6 Reasons You Should Go To Outback Australia Now
Red sand, azure skies and a vast landscape.
Consider yourself an adventurous traveller? Do you treat your passport, with its pages full of stamps from out-of-the-way places, like a badge of honour? Know the capital city of Guatamala and the name of that must-visit bar in Barcelona? If you’re truly an intrepid traveller, then there’s one rather large destination that you need to put on your 2015 “to do” list: outback Australia. While you may think it’s a place best left to grey nomads and their caravans, here are six reasons why you should go there now.
#1 The quintessential road trip
Read Jack Kerouac’s On The Road and then borrow or hire a four-wheel-drive for the road trip of a lifetime. The saying goes that it’s about the journey, not the destination and we’ll vouch for that – with a vehicle full of mates, the tunes pumped up and the windows wound down, gazing across the vast, red plains of Australia can really make life’s problems seem pretty insignificant. Our country is huge! And in its nothingness, there’s kangaroos, emus, goannas, dingoes and wild camels a plenty wandering in plain sight. You’ll also come across some of the quaintest, most unique little towns or pubs that you’ve never heard of. It’s that first surreal beer in a lonely pub with a stuffed crocodile above the bar after a three hour drive along a road with no other buildings in sight that makes the long drive worth it.
#2 Speaking of pubs…
The Mungerannie Hotel on the Birdsville track, SA, has plaits of human hair hanging from the roof above the bar, while the Cameron Corner Store is the watering hole smack bang at the intersection of three states. Broken Hill’s Mario’s Palace, NSW, the rest stop for our favourite Priscilla drag queens, is Australia’s version of the Sistine Chapel with its entire insides classically painted and the Mt Dare Hotel, SA, is a pub in a shed in a desert. In Bedourie, QLD, the pub dog, Whiskey, will lie at your feet as you swig your beer at the bar and at the Daley Waters pub, NT, prepare to be challenged to a game of pool with raucous cowboys. Stepping into an outback pub is like stepping into an alternate universe, but always in a good way. The locals will tell yarns about catching wild bulls or giant crocs and there’ll be photos on the walls to prove it. Once the grey nomads retire to their vans, the younger ‘ringers’ will be ready to party.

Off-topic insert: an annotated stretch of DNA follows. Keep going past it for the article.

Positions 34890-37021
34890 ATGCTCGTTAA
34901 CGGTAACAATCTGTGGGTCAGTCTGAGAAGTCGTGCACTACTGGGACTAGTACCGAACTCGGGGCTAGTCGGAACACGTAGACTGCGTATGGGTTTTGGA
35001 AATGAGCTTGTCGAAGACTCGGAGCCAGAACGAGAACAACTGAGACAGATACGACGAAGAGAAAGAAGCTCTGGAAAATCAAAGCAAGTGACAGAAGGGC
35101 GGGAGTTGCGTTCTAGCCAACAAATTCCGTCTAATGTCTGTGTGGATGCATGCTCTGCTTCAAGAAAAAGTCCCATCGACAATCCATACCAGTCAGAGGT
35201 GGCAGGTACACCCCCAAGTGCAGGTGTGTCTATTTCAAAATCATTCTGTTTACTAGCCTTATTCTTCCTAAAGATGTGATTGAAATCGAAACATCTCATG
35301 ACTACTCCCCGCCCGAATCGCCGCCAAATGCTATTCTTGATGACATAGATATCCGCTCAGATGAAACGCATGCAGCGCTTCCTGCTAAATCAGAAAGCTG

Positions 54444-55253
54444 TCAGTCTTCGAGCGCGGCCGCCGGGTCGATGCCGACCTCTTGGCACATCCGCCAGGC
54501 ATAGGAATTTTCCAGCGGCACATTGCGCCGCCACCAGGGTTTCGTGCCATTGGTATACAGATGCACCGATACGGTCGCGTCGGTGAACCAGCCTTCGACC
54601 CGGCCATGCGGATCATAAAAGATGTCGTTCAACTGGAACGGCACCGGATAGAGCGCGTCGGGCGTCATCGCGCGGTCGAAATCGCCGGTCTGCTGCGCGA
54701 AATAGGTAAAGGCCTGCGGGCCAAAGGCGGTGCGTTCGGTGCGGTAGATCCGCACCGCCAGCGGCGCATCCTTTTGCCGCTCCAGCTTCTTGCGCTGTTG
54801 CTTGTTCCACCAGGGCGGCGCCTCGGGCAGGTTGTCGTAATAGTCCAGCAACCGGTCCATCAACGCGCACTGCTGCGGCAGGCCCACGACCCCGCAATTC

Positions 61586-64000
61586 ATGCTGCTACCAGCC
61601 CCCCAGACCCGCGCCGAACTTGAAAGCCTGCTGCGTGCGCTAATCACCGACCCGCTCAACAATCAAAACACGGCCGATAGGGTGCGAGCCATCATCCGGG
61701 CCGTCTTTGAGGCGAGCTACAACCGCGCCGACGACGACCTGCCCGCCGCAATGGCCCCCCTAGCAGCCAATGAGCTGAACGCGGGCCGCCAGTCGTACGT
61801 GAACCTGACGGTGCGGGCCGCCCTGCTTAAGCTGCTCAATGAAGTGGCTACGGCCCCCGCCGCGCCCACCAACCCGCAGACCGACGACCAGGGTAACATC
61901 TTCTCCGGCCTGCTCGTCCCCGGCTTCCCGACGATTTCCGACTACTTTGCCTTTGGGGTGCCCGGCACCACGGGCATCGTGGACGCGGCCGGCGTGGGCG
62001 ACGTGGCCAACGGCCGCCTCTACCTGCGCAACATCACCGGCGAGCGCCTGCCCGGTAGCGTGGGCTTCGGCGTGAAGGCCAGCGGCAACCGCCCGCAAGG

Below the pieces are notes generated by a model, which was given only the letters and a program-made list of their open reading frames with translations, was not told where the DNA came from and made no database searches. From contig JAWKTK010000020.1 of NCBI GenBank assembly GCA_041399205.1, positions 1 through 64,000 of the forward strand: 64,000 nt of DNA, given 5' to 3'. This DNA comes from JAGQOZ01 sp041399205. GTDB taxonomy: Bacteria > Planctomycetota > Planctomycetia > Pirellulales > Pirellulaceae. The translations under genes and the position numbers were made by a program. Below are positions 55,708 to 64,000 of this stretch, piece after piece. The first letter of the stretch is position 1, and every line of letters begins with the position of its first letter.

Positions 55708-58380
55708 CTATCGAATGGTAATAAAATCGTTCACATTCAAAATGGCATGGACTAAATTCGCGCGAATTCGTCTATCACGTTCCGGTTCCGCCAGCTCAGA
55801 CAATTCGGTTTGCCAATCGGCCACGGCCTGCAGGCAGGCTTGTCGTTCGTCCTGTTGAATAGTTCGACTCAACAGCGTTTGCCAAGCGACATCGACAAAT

#3 The events
Yabbie races, rodeos, camel races and music festivals are all regular features on any outback town’s events calendar and attract workers from surrounding properties up to hundreds of kilometres away. If you can time your trip with an event, you’ll meet tonnes of interesting people, have loads of laughs at the absurdity of whatever “sport” is happening and be able to tell your mates back home that you won a thousand bucks because you backed the winning yabbie, pig, camel, horse or whatever else is racing that day. Rodeos are held in almost every outback town at different times of the year and as the most dangerous sports around, they’re amazing to watch. If you think you’re tough, wait ‘til you see some of these cowboys. Many rodeos will let travellers ride if they’re brave enough. For a real thrill, jump on a bull and see if you can last the eight seconds it takes to qualify for a score.